sacrifice (n.) -  from sacra "sacred rites": ("sacred;"  or "holy") + root of facere: ("to do, perform"). To "perform holy," or "to do holiness."

Could it be that simple? A sacrifice is simply an act, a work or a performance which is sacred or bestowed to God? In other words, we dedicate everything we do towards God’s will -- bringing to pass His work (the immortality and eternal life of man). This stems from our faith in God and our desire to come to know Him, as the Lectures on Faith 2:55 points out:

Let us here observe, that after any portion of the human family are made acquainted with the important fact that there is a God, who has created and does uphold all things, the extent of their knowledge respecting his character and glory will depend upon their diligence and faithfulness in seeking after him, until, like Enoch, the brother of Jared, and Moses, they shall obtain faith in God, and power with him to behold him face to face.

To simplify even further, this is how I would explain it: The Law of Moses was about performances… doing things in repetition which symbolized “real” principles. Once the Lord came and offered the “great and last sacrifice,” everything became new, and it centered on the heart. The thing that was in similitude (sacrificing at the altar) became dead. What the Lord is after now is the real principle: charity. If I have faith in God, and I believe He is talking to me through the Spirit (via dreams, visions, whispers in my mind, or other gifts) then my faith will “move” me to act. The things I do are unique to me, but they demonstrate that I really DO believe in God. The proof is in the pudding. If I really do believe, then my dedicated actions will show it. I am “anxiously engaged” because having repented and turned towards Christ, He has changed my desires. They are the same as His, so “doing” the will of God (or “doing holy” “all things”) is a natural endeavor. It is “light” and “easy” and indeed enjoyable.This is the “baptism of fire” because the faith is living within me, like a flame.

When we are consumed in this holy fire, all our thoughts center around seeking God. Every breath and thought become a prayer to Him. Everything we behold is a testimony of God’s mercy and goodness. Truly we can speak with the tongue of angels, because we have received the Holy Ghost, and the words of Christ tell us “all things” what we should do. And if "consecrate" means to "make holy," then "sacrifice" means to DO holiness or righteousness.

Now, isn't this a much more exciting and animated definition of “sacrifice?” Doesn't it help us to shake off the dust and want to awake and arise to discover how our unique talents play a part in His will? The Book of Mormon speaks in general about what He would have us do: repent, come to know His true points of doctrine, and eventually bring the truth to the Remnant of Lehi, Joseph and Jacob. But not only that, it is to have "charity" for those who are suffering, and to use our "talent" to become the "fountain of all righteousness" for them. This can only be done out of the desire of our hearts, not by way of commandment:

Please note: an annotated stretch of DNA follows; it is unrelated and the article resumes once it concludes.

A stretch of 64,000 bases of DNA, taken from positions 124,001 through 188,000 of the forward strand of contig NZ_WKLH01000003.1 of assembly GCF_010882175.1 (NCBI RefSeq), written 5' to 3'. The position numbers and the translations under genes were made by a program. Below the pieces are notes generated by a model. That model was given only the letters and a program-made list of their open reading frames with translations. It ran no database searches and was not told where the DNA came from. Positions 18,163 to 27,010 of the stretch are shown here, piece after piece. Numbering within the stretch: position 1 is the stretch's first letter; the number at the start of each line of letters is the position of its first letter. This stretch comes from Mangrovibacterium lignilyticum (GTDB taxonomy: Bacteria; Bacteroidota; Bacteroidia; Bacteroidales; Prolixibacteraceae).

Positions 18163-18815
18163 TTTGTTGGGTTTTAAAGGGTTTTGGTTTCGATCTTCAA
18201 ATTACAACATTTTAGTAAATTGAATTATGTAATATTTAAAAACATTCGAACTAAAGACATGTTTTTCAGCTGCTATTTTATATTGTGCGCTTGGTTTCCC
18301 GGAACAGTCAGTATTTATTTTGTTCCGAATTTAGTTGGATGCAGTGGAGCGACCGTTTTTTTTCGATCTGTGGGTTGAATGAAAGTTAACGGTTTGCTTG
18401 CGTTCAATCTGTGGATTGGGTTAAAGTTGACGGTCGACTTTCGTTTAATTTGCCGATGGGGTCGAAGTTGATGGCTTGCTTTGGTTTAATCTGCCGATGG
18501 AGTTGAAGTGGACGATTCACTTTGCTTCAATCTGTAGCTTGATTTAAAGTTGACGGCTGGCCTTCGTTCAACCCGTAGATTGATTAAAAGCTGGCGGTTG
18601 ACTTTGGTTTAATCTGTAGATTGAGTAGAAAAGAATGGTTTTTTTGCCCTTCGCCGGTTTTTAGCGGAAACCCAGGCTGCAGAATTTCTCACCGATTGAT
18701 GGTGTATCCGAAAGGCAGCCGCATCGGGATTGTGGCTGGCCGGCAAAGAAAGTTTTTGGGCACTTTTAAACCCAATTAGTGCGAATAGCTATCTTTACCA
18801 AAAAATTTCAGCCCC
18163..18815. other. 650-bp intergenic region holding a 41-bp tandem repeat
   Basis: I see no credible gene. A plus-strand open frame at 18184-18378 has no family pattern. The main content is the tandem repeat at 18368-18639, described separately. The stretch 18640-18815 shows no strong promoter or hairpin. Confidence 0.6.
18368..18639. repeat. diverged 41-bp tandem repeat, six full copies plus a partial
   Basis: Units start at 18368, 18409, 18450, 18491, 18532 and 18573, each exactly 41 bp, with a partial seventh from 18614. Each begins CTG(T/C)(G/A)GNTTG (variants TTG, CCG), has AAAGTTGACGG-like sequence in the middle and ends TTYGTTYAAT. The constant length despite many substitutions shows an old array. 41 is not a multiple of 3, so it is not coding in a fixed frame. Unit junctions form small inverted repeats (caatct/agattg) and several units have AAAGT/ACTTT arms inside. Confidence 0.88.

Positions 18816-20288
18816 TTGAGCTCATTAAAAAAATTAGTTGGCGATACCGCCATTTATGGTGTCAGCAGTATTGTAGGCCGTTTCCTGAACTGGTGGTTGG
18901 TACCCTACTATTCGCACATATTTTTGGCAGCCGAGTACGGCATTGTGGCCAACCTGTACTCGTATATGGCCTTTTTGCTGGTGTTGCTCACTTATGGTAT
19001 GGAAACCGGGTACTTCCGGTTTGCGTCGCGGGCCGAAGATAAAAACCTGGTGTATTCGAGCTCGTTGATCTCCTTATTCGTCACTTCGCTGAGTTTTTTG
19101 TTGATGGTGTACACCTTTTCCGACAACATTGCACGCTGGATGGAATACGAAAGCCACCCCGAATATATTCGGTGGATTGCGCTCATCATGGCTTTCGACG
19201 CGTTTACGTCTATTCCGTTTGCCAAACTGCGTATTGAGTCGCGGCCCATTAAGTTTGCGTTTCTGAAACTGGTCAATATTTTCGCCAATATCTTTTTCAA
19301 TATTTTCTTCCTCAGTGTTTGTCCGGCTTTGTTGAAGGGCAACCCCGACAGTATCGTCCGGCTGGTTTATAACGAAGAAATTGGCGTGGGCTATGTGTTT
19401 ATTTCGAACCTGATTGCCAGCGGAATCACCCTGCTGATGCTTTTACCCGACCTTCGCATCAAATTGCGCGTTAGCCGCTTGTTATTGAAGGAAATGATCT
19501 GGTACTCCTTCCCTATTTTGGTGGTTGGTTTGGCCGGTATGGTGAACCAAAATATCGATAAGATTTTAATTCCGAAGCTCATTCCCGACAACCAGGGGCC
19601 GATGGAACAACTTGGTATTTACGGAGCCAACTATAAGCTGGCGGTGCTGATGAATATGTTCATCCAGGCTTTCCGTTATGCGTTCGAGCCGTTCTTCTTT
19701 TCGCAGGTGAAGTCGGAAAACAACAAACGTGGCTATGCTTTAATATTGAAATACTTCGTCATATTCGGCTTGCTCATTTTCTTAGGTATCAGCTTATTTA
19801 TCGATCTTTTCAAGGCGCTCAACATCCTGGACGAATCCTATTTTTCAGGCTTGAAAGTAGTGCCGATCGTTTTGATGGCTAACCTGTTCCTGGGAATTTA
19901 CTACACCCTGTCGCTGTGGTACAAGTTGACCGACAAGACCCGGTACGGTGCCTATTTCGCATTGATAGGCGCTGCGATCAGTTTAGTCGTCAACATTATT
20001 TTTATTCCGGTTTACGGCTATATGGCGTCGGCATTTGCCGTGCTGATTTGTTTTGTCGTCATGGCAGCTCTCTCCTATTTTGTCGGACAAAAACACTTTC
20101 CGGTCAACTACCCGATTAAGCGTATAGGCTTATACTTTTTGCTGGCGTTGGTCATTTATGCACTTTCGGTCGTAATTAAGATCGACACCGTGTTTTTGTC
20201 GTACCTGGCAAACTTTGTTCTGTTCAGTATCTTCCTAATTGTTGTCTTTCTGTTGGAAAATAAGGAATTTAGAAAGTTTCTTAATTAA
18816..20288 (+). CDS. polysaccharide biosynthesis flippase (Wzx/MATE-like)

For behold, it is not meet that I should command in all things; for he that is compelled in all things, the same is a slothful and not a wise servant; wherefore he receiveth no reward. Verily I say, men should be anxiously engaged in a good cause, and do many things of their own free will, and bring to pass much righteousness; For the power is in them, wherein they are agents unto themselves. And inasmuch as men do good they shall in nowise lose their reward. But he that doeth not anything until he is commanded, and receiveth a commandment with doubtful heart, and keepeth it with slothfulness, the same is damned.
What is the “reward” of one who does charitable things of their own free will? It is knowledge and an understanding of how the heavens operate.

The Vision
I was on the island of Hawaii and there was an imminent volcano eruption. I could see the glowing red in the cracks leading up to the cone. All around me people were trying to get away, as was I for a time. Driving my family in a car, we ascended to a bluff overlooking the moving flow. I hopped out of the vehicle and then received the feeling that I should JUMP IN the lava! I faced my family and told them to wait for me and then reluctantly turned around.

Just then, the side of the mountain exploded, with the molten river headed my way. I took a running head start, and leaped into the fiery lava below. The vision ended as was falling, not knowing my fate or the fate of my family.